Half of all Iraqi Christians have fled their country since the 2003 U.S.-led invasion, said the auxiliary bishop of Baghdad.

Chaldean Catholic Auxiliary Bishop Andreos Abouna of Baghdad said that before the invasion there were about 1.2 million Christians in the predominantly Shiite Muslim state. Since then the overall number has dropped to about 600,000, he said.

“What we are hearing now is the alarm bell for Christianity in Iraq,” the bishop said. “When so many are leaving from a small community like ours, you know that it is dangerous — dangerous for the future of the church in Iraq.”

The bishop said 75 percent of Christians from Baghdad had fled the capital to escape the almost daily outbreaks of sectarian violence.

Since the beginning of the war, the number of Chaldean Catholics, who make up the country’s most numerous Christian denomination, had dropped below half a million from 800,000, he said. Many sought new lives mostly in the neighboring countries of Syria, Jordan and Turkey, he added.

Bishop Abouna said he thought it was unlikely that many of those who had emigrated would return.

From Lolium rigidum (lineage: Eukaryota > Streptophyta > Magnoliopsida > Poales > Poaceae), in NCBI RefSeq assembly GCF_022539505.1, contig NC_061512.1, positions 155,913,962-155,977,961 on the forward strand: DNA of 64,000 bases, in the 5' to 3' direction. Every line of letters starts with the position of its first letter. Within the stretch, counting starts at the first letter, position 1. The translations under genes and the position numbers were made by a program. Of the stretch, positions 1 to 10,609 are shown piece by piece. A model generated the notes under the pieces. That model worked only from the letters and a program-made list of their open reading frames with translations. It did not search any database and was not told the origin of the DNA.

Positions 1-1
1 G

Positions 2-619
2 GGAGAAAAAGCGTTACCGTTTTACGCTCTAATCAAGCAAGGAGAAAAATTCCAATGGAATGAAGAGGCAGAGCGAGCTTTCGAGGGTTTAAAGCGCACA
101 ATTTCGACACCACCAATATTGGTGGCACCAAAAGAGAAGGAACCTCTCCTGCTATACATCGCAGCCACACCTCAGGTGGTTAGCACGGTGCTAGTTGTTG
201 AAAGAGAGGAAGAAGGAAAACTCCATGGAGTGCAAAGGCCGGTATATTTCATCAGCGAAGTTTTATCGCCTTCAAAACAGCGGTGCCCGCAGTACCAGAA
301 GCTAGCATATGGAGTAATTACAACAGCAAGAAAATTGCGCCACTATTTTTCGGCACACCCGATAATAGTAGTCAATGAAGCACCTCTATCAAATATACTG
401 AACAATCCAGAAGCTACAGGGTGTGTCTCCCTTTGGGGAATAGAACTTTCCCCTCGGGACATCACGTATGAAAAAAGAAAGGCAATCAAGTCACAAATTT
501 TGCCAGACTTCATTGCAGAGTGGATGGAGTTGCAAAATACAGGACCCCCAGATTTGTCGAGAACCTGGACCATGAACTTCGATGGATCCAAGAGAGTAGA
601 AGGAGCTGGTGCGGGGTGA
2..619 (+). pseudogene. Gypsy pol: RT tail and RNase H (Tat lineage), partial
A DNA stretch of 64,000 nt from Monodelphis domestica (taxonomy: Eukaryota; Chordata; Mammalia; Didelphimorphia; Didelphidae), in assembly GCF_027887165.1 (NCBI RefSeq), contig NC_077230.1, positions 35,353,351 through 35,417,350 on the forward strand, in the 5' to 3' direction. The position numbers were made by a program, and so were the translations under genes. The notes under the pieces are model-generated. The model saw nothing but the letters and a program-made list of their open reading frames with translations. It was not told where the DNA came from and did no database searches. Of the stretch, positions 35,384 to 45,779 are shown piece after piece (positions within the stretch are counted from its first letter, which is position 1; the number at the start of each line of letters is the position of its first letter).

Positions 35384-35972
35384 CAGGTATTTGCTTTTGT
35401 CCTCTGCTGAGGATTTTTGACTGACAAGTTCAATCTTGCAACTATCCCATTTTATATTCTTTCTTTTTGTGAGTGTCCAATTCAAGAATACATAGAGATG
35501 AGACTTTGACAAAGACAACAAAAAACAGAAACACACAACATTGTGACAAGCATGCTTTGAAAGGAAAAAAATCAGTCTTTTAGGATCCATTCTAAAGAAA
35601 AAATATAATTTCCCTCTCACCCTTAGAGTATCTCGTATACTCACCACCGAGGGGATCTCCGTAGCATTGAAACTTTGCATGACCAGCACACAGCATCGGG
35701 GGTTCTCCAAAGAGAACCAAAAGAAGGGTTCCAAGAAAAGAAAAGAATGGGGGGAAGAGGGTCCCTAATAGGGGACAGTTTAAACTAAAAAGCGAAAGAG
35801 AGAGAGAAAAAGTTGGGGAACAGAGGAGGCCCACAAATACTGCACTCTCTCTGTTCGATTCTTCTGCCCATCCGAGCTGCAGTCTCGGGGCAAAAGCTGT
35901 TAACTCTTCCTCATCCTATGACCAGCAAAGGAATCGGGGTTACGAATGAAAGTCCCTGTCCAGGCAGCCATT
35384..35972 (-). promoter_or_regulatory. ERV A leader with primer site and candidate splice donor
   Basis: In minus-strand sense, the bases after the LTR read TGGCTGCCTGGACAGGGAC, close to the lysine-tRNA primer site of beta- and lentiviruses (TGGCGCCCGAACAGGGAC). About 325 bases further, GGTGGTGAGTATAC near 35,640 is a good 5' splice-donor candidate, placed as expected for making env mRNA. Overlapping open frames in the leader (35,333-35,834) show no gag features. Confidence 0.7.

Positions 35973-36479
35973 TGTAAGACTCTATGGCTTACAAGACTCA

Please pray for these spiritual children of Saints Addai and Mari as they wander from their home. May they remain faithful to their rich Christian heritage, nourished by the blood of many martyrs. And may their patrons bring them the grace of Jesus Christ abundantly on this great day.

3 thoughts on “Addai Is Cast

  1. I remember studying the ancient liturgy of Addai and Mari with great interest. It’s nice to know the background of these two saints. Thanks!

  2. When you researched this story, did you read the part about the holy image of Christ? It’s one of my favorite extra-biblical stories.

    In the account of King Abgar, when Jesus received the message he took a napkin and wiped his face with it, impressing his divine countenance on it, leaving a perfect image of His face on it. He sent it back to Prince Abgar with a message that this napkin would heal him mostly, but that Jesus would send one of his disciples later to complete the healing. Abgar kissed the napkin and his leprosy left him, except for a small spot on his face. Later he was healed completely by the apostle.

    From that image came the famous Eastern icon, “The Holy Napkin,” or “Image not-made-by-hands,” based on the very first icon image ever made, by Christ himself with the napkin.

    According to Orthodox tradition, the original image was preserved, and in 944 was moved to Constantinople, where a feast was established in its honor. It remained there until the Turks destroyed it in the 15th century. Some say it was lost at sea during one of Byzantium’s battles with the Huns.

    I have a version of the image, a contemporary Russian icon that came from a village in Russia dedicated to producing icons since the fall of communism. It’s the most beautiful image of Christ I’ve ever seen. And his face is emerging out of a napkin.

  3. Gosh, in my rush to get to the news story, I left out the very details that made the story so popular in antiquity. Thanks for your vigilance, Aimee!